Many of you reading this may remember your parents or your grandparents killing their hog every year. It was a very normal, reliable, part of life in this area up until probably fifty years ago. Some families still keep the tradition. Thankfully, we have refrigerators and freezers. This is so helpful. I can’t imagine living without our appliances. But somehow, our ancestors did and they lived to tell about it. My grandpa Don Abbott and his family killed their hog every year around Thanksgiving. It was an extended family affair, too. “We would kill our hog, and Uncle Ed would be there. Us kids would blow up the bladder to play ball with. They’d blow it up with a cane stick and we’d use it like a volleyball.”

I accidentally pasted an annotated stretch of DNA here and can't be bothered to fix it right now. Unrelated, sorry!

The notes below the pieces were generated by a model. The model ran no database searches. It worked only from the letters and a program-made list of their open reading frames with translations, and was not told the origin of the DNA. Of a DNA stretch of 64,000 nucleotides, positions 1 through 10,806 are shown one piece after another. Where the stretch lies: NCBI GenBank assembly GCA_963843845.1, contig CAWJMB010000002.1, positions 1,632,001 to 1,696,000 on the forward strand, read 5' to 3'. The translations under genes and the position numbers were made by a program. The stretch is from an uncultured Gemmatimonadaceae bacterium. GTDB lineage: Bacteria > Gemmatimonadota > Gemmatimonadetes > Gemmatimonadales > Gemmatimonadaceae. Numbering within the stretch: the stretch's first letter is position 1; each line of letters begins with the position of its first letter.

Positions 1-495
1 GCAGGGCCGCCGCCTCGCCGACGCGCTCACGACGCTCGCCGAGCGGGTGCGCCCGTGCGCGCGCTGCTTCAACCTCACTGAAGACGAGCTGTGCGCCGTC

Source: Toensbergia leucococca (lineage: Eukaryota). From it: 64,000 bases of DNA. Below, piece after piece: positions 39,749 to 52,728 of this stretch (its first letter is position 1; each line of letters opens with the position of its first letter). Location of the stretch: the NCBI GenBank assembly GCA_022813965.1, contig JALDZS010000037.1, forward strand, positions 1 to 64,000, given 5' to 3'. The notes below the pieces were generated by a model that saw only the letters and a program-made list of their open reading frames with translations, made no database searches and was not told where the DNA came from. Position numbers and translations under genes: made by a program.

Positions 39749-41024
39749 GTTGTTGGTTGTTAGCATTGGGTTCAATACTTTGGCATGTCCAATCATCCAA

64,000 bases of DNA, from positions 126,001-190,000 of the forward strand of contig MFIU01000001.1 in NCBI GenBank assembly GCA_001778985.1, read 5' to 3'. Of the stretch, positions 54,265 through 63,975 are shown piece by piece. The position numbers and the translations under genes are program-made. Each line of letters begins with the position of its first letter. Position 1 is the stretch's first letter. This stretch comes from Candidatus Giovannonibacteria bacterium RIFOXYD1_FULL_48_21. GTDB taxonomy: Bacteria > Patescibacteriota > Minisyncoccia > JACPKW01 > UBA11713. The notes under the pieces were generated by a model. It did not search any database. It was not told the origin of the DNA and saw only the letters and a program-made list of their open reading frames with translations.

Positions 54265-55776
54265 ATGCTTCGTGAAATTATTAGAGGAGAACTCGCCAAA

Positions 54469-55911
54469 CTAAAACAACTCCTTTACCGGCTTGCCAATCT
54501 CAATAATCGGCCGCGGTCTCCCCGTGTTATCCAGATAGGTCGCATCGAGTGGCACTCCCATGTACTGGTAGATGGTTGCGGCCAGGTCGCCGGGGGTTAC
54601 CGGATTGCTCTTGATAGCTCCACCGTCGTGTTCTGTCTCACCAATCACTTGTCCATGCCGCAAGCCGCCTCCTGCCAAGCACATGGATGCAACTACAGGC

I wanted to especially make some traditional Appalachian recipes with pieces of the hog we would usually toss. Recipes many of you will remember your mother making. Some of you loved it. Some of you never want to see souse meat again! I’ve found some people are interested in processing meat by hand, but others don’t care a bit and thank God for the grocery store.
Another reason besides wanting to do things the old-fashioned way, is that I know where my meat comes from, and I know it is clean!
This reason is a bit more important than nostalgia. My husband is the butcher and I make sure everything is clean. I don’t want to knock our local butcher, because they are great, but I can about bet my kitchen is cleaner than a slaughterhouse. At least it smells better.